The Drowned God
The Drowned God is a sea deity worshiped solely by the Ironborn in Westeros. The religion of the Drowned God is old, dating back to before the Andal Invasion. What is interesting is that the Andal invaders of the Iron Islands converted to the local religion rather than supplant it with the Seven as they did in the south of Westeros. Like the faith in the Seven, and the worship of R’hllor, The faith of the Drowned God is finding a resurgence.
The Drowned God himself is believed to have brought flame from the sea and sailed the world with fire and sword, its eternal enemy called the Storm God, who resides in a hall within the clouds and ravens are his creatures. It is said the two deities have been in conflict for millennia and the sea roils in anger when they engage in battle. When an Ironman drowns, it’s said that the Drowned God needed a strong oarsman, and the refrain “What is dead may never die” is used. It is believed he will be feasted in the Drowned God’s watery halls, his every want satisfied by mermaids.
The priests practice a form of baptism anointing the heads of the faithful with saltwater. The priests themselves drown themselves in the sea, only to be resuscitated with a form of CPR. Thus they are reborn from death fulfilling their credo.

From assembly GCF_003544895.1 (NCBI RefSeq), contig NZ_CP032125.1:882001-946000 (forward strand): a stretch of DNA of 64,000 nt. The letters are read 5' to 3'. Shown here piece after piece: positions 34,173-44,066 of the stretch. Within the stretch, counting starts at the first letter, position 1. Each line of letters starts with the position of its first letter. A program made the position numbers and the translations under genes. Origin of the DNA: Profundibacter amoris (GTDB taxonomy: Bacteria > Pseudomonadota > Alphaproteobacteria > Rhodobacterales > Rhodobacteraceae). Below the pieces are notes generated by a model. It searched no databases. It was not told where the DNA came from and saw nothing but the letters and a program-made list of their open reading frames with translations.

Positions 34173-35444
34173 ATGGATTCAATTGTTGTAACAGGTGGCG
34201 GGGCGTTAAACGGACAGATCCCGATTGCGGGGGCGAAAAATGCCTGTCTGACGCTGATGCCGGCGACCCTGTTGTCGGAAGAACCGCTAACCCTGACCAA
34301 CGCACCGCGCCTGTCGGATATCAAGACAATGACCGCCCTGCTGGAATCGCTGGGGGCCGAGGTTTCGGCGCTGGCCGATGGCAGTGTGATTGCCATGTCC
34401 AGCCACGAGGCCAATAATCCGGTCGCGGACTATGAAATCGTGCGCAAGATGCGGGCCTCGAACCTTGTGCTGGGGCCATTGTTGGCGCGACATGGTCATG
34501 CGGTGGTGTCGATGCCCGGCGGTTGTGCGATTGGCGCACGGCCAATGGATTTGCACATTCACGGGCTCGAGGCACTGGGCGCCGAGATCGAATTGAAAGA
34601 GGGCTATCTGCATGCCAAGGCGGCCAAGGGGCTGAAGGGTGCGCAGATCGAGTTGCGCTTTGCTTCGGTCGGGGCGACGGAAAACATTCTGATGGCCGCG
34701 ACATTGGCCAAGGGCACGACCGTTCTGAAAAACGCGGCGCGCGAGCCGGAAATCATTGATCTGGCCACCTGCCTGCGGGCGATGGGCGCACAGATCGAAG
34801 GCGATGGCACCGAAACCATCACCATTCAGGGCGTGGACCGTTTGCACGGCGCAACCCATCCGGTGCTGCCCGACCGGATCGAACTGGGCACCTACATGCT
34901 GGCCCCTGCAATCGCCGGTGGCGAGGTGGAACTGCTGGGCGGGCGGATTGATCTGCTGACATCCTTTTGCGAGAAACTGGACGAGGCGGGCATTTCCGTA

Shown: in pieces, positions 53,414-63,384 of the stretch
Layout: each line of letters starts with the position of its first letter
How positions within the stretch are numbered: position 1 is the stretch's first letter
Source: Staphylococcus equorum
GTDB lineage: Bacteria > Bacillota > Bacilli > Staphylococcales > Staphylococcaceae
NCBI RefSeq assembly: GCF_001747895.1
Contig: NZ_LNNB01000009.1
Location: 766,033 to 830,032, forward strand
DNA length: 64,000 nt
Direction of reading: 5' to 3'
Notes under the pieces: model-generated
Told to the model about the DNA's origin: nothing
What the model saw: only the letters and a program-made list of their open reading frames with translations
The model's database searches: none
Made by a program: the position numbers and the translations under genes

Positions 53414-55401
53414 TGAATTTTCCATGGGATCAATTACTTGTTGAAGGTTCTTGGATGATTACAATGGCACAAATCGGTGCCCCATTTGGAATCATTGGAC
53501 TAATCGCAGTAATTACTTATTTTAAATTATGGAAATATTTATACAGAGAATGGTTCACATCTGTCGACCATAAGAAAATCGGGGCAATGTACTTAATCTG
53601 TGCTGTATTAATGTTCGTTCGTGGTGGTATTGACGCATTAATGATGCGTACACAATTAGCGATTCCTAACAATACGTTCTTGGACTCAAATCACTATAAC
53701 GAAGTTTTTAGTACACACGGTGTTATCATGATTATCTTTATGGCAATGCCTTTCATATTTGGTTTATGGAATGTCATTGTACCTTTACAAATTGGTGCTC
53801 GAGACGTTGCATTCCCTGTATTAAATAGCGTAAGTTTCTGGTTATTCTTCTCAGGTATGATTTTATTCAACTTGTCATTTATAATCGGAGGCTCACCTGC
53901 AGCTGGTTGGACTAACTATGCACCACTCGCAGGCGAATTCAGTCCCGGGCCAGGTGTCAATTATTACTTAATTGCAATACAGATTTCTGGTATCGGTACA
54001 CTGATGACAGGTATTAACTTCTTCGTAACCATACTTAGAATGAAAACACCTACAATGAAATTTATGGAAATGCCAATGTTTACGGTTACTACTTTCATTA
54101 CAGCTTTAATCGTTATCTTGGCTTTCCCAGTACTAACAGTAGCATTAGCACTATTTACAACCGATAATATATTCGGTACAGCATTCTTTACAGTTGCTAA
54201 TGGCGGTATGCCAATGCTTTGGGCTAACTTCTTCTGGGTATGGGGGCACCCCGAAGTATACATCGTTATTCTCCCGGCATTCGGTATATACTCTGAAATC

The Many-Faced God
The Many-Faced God is a deity worshipped by the Faceless Men, a guild of assassins established in the Free City of Braavos. Their central belief is that all the diverse slave population of Valyria prayed for deliverance to the same god of death, just in different incarnations.
The worshippers of the Many-Faced God believe that death is merciful and it is an end to suffering. The Guild will grant ‘the gift’ of death to anyone in the world, considering the assassination a sacrament to their god. In the Guild’s temple, those who seek an end to suffering may drink from a black cup which grants a painless death. As the Faceless Men forsake their identities for the service of the Many-Faced God, they only assassinate targets they have been hired to kill and may not choose who is worthy of ‘the gift’ by themselves.
There are many other religions in Westeros as well including The great Stallion of the Dothraki, and the fertility gods of the Summer Islanders. However the true gods of Westeros and Essos seem to be coming back, and bringing magic with them.
Previously on Game of Thrones
Read Joe’s other articles:
Game of Thrones: Casting Roundup 1 and 2, Game of Thrones Primer II, Game of Thrones Primer I, Inn at the Crossroads Interview, Season 1 recap, The Greyjoy Rebellion, Robert’s Rebellion Pt.1, Robert’s Rebellion Pt.2, Robert’s Rebellion Pt. 3